technology

Salesforce Doubles Down on Small Businesses With Software Swap

  • Shift in focus comes after chasing big but expensive clients
  • Nimbler startups are encroaching on Salesforce’s market

Salesforce.com Inc. is doubling down on its small-business base after years of focusing on large customers.

The market leader in cloud-based software that manages client relationships is rolling out a new product package, called Essentials, aimed at the small businesses that make up about one third of Salesforce’s customer base. The shift is a recognition that there are young, nimble startups like SugarCRM Inc. chasing Salesforce in that market and the company can’t be complacent.

San Francisco-based Salesforce in recent years has targeted big contracts with top companies in a bid to edge out rivals Oracle Corp. and SAP SE. The strategy has paid off, with Salesforce retaining twice as many $20 million-plus deals as of Jan. 31 as it had a year earlier. While these lucrative relationships have been a boon to the company’s overall revenue growth as it chases $20 billion in sales by 2021, they’re also expensive to pursue and maintain.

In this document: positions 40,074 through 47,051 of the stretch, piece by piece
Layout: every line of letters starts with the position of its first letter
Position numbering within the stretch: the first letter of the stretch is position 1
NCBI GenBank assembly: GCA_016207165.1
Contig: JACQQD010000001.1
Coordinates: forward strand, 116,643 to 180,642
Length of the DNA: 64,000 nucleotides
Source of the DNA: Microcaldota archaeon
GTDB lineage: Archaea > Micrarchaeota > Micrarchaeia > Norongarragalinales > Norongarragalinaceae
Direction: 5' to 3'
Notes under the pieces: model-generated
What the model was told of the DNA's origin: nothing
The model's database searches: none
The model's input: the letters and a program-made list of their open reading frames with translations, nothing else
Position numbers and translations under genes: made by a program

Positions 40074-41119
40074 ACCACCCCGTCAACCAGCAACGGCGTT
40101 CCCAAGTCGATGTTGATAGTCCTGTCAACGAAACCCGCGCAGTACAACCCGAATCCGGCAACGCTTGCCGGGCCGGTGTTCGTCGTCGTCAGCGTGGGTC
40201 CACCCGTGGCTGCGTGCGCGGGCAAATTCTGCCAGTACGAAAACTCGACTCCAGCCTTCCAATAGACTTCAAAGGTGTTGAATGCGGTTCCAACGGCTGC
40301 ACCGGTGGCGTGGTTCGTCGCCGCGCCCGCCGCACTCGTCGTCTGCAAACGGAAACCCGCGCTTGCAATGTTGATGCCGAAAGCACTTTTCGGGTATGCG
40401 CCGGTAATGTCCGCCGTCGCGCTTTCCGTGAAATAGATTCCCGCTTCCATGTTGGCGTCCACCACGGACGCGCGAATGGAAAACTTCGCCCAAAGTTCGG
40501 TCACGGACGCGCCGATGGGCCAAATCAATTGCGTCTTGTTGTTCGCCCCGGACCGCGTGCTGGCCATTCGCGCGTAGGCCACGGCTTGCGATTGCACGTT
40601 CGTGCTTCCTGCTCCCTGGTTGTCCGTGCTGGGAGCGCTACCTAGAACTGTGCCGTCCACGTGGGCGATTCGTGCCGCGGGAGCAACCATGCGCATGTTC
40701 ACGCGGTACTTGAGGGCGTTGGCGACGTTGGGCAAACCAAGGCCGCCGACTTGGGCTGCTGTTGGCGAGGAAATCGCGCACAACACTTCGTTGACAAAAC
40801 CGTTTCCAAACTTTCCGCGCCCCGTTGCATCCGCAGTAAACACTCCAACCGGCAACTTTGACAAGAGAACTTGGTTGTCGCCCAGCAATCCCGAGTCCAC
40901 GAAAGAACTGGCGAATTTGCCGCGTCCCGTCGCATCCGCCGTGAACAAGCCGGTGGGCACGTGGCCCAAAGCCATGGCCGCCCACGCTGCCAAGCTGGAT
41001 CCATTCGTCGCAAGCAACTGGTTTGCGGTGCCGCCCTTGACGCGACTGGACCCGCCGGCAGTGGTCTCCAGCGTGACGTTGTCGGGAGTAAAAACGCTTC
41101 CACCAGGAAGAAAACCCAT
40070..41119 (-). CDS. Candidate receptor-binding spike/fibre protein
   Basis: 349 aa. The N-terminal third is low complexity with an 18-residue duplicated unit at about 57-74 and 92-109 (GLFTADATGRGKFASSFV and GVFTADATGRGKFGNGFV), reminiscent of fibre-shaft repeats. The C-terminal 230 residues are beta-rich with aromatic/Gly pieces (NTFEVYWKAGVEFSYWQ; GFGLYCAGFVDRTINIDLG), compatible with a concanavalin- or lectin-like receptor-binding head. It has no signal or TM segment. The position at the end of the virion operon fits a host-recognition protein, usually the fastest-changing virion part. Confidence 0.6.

Rising Tide

Salesforce.com's revenue has soared in recent years as subscriptions climbed

Source: Salesforce.com Inc. company filings

Note: Fiscal years shown

“We’re not just going to sell to big enterprises,” Mike Rosenbaum, an executive vice president at Salesforce, said in an interview. “Small business is at the heart of Salesforce and always will be.”

The Essentials line marks a shift in strategy for Salesforce, away from offering smaller clients discrete apps and instead bringing them onto its core platform. In the process, Salesforce has also discontinued two products for small companies that it had absorbed through acquisitions.

Cost of Growth

In its earnings report last month, the company touted closing 43 percent more $1 million-plus deals in the fourth quarter than a year earlier, but the business was more expensive to capture. Marketing and sales costs rose 25 percent to $1.36 billion in the period.

Small and mid-sized businesses, by contrast, aren’t as expensive to sell to, since they often subscribe to tools online and don’t require the travel costs associated with landing large deals.

    Before it's here, it's on the Bloomberg Terminal. LEARN MORE